Entering the home stretch in the PGA Tour’s RBC Canadian Open, Rory McIlroy seemed beyond determined to win. He birdied the final two holes to shoot a 62 on Sunday and win by two strokes. McIlroy’s score of -19 edged Tony Finau’s -17.
After the round, McIlroy made it clear what his motivation was down the stretch: To get his 21st career PGA Tour victory and pass Greg Norman’s 20.
“This is a day I’ll remember for a long, long time,” McIlroy said in his post-round interview live on CBS. “My 21st PGA Tour win, one more than someone else. That gave me a bit of extra incentive today and I’m happy to get it done.”
McIlroy doubled down in his press conference, confirming that he meant Norman when he said “someone else.”
“I alluded to it – I had extra motivation of what’s going on across the pond,” McIlroy said. “The guy that’s spearheading that tour has 20 wins on the PGA Tour and I was tied with him and I wanted to get one ahead of him. And I did. So that was really cool for me, just a little sense of pride on that one.”
McIlroy vs. Norman
Of course, Rory McIlroy’s ill-will towards Greg Norman is due to the fact that the Australian is LIV Golf’s chief executive. LIV Golf got started on Thursday with its inaugural event in London, trying to directly compete against the PGA Tour over the weekend.
LIV Golf is backed by $2 billion from Saudi Arabia’s government’s Public Investment Fund, with no one knowing exactly how that money was collected. Overall, the nation has a record of despicable human rights violations and horrible treatment of marginalized groups, among other questionable acts and practices.
Norman specifically went on record downplaying the Saudis’ role in killing Washington Post journalist Jamal Khashoggi. He also watched with a shark’s eye as LIV Golf’s “security dudes” removed golf writer Alan Shipnuck from Phil Mickelson’s press conference.
Prior to the RBC Canadian Open, McIlroy pledged his allegiance to his future on the PGA Tour. Essentially, it is a question of guaranteed money versus earning your legacy. For example, McIlroy won $1.566 million for his win this week in Toronto, while Charl Schwartzel won $4.75 million for his 54-hole victory in London.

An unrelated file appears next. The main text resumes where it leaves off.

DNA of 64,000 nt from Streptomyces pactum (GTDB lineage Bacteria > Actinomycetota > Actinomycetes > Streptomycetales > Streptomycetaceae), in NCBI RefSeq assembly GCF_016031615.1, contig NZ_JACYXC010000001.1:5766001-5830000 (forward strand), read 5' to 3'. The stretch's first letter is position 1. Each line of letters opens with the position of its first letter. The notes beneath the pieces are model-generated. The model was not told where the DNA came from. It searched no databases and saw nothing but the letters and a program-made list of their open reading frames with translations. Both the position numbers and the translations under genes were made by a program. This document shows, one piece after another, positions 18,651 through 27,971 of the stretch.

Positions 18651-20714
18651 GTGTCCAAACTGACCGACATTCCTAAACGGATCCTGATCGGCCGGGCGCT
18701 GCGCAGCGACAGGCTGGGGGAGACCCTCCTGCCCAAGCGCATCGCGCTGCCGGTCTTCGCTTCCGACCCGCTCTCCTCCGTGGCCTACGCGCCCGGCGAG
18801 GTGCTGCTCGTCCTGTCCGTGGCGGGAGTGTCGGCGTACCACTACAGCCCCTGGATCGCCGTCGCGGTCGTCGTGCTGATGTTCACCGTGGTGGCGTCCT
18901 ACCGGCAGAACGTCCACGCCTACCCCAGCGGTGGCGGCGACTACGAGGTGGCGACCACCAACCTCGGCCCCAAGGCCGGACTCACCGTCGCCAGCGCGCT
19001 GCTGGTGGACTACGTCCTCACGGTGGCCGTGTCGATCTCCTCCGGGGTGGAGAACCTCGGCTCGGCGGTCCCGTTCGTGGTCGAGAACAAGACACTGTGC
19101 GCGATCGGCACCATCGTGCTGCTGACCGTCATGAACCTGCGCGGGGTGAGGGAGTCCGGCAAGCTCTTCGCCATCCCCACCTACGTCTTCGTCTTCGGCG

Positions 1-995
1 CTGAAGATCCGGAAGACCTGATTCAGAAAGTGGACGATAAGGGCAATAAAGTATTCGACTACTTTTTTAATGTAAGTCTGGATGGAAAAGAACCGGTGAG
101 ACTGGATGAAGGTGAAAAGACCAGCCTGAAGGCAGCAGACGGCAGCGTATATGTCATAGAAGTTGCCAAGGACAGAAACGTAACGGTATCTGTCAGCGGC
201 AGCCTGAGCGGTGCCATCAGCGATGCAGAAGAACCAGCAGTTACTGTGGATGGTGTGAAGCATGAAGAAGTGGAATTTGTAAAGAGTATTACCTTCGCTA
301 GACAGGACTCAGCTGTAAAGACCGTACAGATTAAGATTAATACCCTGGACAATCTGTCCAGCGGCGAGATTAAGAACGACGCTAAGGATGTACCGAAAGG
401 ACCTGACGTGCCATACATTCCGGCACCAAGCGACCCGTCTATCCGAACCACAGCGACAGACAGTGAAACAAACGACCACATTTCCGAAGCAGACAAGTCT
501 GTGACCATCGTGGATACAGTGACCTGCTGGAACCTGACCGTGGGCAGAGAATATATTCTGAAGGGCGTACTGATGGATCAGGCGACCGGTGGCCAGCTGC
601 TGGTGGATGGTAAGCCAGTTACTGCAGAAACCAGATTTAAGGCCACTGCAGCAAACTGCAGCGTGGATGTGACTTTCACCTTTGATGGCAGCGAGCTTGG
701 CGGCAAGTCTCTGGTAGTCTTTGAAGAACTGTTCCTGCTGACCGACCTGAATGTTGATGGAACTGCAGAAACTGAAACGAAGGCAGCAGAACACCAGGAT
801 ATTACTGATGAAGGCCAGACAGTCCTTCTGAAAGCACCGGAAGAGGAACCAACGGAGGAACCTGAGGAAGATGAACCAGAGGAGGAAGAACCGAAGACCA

“My stance on it has been pretty clear from the start: It’s not something that I want to participate in,” McIlroy said. “For me, I want to play on the PGA Tour against the best players in the world.
“And I think for me, any decision that you make in your life that’s purely for money usually doesn’t end up going the right way. Obviously, money is a deciding factor in a lot of things in this world. But if it’s purely for money, it never seems to go the way you want it to.”
A few months back, McIlroy originally said LIV Golf was “dead in the water.” That prompted Norman to call him “brainwashed.”
PGA Tour vs. LIV Golf
Rory McIlroy now has his sights set on the 122nd U.S. Open at The County Club in Brookline, Massachusetts. The Northern Irishman is the odds-on favorite to win at 10-1, while PGA Championship winner Justin Thomas and Masters champion Scottie Scheffler are not far behind at 12-1.
There are 13 LIV Golf players in the U.S. Open field, including Sergio Garcia, Dustin Johnson and Phil Mickelson. The event is hosted by the USGA – not the PGA Tour – so they are allowed to compete. PGA Tour Commissioner Jay Monahan released a memo last week that listed 14 former members – Garcia, Johnson and Mickelson among them – who would no longer be able to participate in tournaments.
This feud between McIlroy/PGA Tour and Norman/LIV Golf is just getting started. USA Today’s Dan Wolken was right on the mark in his column on Sunday, saying: “Make no mistake, the PGA Tour absolutely needs to be defended that savagely right now in order to maintain its preeminence in the sport.”